ROK Drop

Avatar of GI KoreaBy on September 16th, 2013 at 7:20 am

How to Stop the Korean Housing Bubble

If you are thinking of buying or leasing an apartment in Korea I highly recommend reading this article from a ROK Drop favorite Tom Coyner in the Joong Ang Ulbo:

It will soon be that dreaded time again for me – the renegotiation of my apartment lease. Thankfully, it happens just once every two years, but it is a real pain. The silver lining to this biannual cloud is that it forces me to look more closely at the Korean housing market, an important factor in most economic considerations.

At first brush, Korean real estate is as loopy as any foreigner may surmise about anything in the Korean economy.

First of all, there is a glut of slow-moving, unoccupied apartments – and yet prices remain artificially high. This is partially due to the universal axiom that real estate prices rise much faster than they fall. People naturally welcome seeing investment values inflate and resist recognizing shrinking values.

Second, housing costs are kept high, in spite of the vast supply of housing, due to a practice called jeonse, the non-interest-bearing, fully refundable deposit paid to the landlord in lieu of rent. Conventional rental properties can also be found, but most Korean tenants prefer jeonse as part of their strategy to eventually save enough money to buy.

During times of higher interest rates, jeonse was roughly 50 percent of the market value of the property. The landlord would then use the deposit for investment, or at least put the money in the bank, and enjoy the return. But thanks to very low interest rates, traditional jeonse levels have become increasingly unpopular among landlords. As a result, there have been two important developments. [Joong Ang Ilbo]

You can read the rest at the link.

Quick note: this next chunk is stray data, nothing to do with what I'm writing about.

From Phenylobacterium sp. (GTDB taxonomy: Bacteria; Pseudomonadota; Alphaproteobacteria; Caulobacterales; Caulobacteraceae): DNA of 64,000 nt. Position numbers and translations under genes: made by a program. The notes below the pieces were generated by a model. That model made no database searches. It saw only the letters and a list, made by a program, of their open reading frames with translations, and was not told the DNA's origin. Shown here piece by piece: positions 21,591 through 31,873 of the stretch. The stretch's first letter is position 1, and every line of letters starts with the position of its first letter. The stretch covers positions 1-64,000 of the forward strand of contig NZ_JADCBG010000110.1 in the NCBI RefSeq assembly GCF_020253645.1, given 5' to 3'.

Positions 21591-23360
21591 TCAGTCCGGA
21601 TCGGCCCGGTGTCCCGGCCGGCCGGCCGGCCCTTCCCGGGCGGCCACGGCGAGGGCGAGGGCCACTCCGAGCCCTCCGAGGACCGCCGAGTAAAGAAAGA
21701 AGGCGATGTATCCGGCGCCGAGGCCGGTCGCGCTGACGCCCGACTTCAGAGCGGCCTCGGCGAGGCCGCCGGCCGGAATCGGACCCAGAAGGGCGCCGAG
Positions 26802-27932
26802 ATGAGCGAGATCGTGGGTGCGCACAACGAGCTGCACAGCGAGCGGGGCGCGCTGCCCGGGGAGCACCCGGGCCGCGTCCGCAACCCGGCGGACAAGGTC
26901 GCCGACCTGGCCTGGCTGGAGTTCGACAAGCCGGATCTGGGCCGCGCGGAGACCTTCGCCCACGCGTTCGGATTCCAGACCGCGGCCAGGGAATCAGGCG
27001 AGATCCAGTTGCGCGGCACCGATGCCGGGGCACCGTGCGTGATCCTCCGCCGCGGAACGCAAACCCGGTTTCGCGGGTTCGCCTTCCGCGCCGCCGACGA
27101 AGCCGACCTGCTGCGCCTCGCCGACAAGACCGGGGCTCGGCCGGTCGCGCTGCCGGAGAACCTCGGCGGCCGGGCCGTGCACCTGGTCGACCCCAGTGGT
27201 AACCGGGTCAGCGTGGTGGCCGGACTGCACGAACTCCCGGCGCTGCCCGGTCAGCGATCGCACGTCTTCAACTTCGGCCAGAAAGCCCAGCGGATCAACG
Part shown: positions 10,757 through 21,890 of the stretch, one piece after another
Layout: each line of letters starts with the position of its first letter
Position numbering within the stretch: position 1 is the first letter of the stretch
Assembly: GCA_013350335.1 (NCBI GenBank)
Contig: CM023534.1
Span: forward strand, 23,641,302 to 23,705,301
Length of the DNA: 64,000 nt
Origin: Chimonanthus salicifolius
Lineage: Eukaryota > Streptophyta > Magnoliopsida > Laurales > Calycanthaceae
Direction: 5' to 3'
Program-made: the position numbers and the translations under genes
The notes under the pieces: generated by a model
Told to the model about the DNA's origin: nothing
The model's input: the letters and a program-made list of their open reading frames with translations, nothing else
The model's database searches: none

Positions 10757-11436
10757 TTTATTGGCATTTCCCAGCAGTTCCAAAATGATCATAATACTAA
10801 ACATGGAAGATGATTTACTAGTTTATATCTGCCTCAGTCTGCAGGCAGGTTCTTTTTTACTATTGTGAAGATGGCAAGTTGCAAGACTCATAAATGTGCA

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  • tbonetylr
    3:05 pm on September 16th, 2013 1

    “It will soon be that dreaded time again for me – the renegotiation of my apartment lease. Thankfully, it happens just once every two years, but it is a real pain.”

    He failed to garner any sympathy from me since he said nothing about negotiating his lease. If it’s such a pain why didn’t he talk about it?

  • Smokes
    4:51 pm on September 16th, 2013 2

    It won’t be soon for me for a while but when the not-so-dreaded time comes for me to have to redo my lease I won’t care in the slightest. Here 부동삿, take up to my max if you want, I don’t care because it’s not my money, the government doesn’t trust me to manage fianances so take it all, I don’t even care if you’re pulling shennaningans. Go spend it on hookers.

    LQA: Designed to prevent you from screwing the system, allowing the system to screw everyone.

  • Leon LaPorte
    4:59 pm on September 16th, 2013 3

    2. That’s true. If the government wanted to institute a program to actually save money, it would be easy. If the individual can get a house for less than the PUBLISHED LQA rate, the government and individual split the difference. Everybody wins, except the foreign landlord…

  • Smokes
    7:17 pm on September 16th, 2013 4

    Leon why would the government need to take time to figure out ways to save money? You’re making it sound like we’re in danger of running short on cash or something. By the way, rumor mill says 22 furlough days for next fiscal year.

  • Bob
    4:01 am on September 17th, 2013 5

    I’ve seen dump apartments try to rent to soldiers for way more than it was worth. When I inspected it, I told the landlord to fix X number of things before it was ready to live in. He got mad and said “The last soldier…”

    Anyway, I encouraged the soldier to go to another place that cost a little more because his pregnant wife was flying into Korea in a couple of days.

    Korea’s going to get the max, may as well find a nice place to enjoy it in. Of course in the states, you can live in a ghetto and pocket the difference- your choice, but here isn’t the states.

    Myself, I’ve bought a place and enjoy saving the money. I’m one of the few who have a wife that’s Korean and still has citizenship, so we were lucky in that respect.

  • Bob
    4:02 am on September 17th, 2013 6

    I should say “dump apartment landlords”. My correction.

  • Jeff
    7:53 pm on September 17th, 2013 7

    Now that I look back on it, allowing my wife to forgo her Korean citizenship was a mistake. I can’t imagine how hard it would be to try to buy an apartment now….


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